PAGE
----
this to them that the Government will consider again their position

:21:17.:21:19.

on this before it is too late. I welcome the fact

:21:20.:21:22.

the Government is not averse to U-turns, including very big ones,

:21:23.:21:26.

and I hope on this one that they can reconsider and no-one will score

:21:27.:21:33.

any political points because it is If it was a question

:21:34.:21:38.

of the effectiveness of this, our view is that it was not going to

:21:39.:21:46.

be effective because the very people you would want to catch would

:21:47.:21:50.

not be the people who would comply. That is the reason spending

:21:51.:21:53.

the money on better security, better surveillance, better use

:21:54.:21:57.

of intelligence, the investments we have announced in national security,

:21:58.:22:01.

the improvements to the funding of the police

:22:02.:22:05.

and cyber security are the right way Nearly all European countries now

:22:06.:22:08.

have national identity cards. Germany's latest card,

:22:09.:22:16.

which is highly secure, includes a photo, a digital photo,

:22:17.:22:19.

an electronic data function and biometric data

:22:20.:22:27.

which can include a fingerprint. In these difficult circumstances,

:22:28.:22:32.

when identity is at the heart of our problems, shouldn't all the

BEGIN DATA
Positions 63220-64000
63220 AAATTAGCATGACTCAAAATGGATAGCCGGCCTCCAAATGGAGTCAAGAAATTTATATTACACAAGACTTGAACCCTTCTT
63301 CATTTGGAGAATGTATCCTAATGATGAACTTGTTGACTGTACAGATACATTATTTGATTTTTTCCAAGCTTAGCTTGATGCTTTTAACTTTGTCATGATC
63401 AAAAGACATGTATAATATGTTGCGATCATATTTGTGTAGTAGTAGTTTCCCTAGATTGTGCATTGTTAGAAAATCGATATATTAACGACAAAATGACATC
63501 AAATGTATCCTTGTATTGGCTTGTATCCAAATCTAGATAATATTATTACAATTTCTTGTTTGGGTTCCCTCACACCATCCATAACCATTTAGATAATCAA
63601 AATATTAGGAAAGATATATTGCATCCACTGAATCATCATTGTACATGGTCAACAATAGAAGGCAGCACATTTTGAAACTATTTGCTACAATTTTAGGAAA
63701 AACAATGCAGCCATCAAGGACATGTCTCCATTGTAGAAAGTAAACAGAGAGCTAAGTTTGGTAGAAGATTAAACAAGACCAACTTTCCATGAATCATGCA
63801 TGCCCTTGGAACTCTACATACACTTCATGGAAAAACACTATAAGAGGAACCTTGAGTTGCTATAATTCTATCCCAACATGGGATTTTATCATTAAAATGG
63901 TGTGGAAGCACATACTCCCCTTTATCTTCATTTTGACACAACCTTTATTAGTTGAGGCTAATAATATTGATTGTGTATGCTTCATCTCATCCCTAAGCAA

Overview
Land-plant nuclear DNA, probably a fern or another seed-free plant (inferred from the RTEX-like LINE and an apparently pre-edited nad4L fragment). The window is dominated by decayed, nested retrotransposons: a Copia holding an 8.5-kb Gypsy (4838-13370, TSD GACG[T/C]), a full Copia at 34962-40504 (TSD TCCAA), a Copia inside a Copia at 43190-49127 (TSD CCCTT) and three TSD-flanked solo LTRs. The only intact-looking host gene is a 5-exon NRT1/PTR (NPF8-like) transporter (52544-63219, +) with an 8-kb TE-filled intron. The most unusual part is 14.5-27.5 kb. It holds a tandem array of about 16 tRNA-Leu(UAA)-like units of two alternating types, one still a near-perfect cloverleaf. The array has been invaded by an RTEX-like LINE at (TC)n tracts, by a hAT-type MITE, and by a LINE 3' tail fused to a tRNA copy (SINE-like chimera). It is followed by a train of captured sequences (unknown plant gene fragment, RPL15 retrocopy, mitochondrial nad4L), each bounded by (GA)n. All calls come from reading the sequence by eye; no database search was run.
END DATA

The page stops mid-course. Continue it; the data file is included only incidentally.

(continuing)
:22:33.:22:37.

political parties now reconsider their positions on national identity

:22:38.:22:42.

cards introduction. If other European

:22:43.:22:47.

countries can have confidence in their ID card systems,

:22:48.:22:50.

why can't we do the same? Times are changing,

:22:51.:22:55.

the world is very different. The decision was taken to

:22:56.:22:58.

abolish the national identity register and identity cards

:22:59.:23:02.

introduced by the last Labour It was ?85 million to run and nearly

:23:03.:23:06.

?1 billion to maintain the register. The second one was in terms

:23:07.:23:16.

of effectiveness. The very people we might want

:23:17.:23:19.

to have the identity of would be the last people to comply

:23:20.:23:23.

with that. That is not to say we are not

:23:24.:23:26.

doing anything about that. We are simply saying it is

:23:27.:23:29.

a different approach. We have passports, we have driving

:23:30.:23:32.

licences, passports at 84%, driving licenses at over 60%, and for all

:23:33.:23:36.

people who come from outside the UK to be in the UK for a period in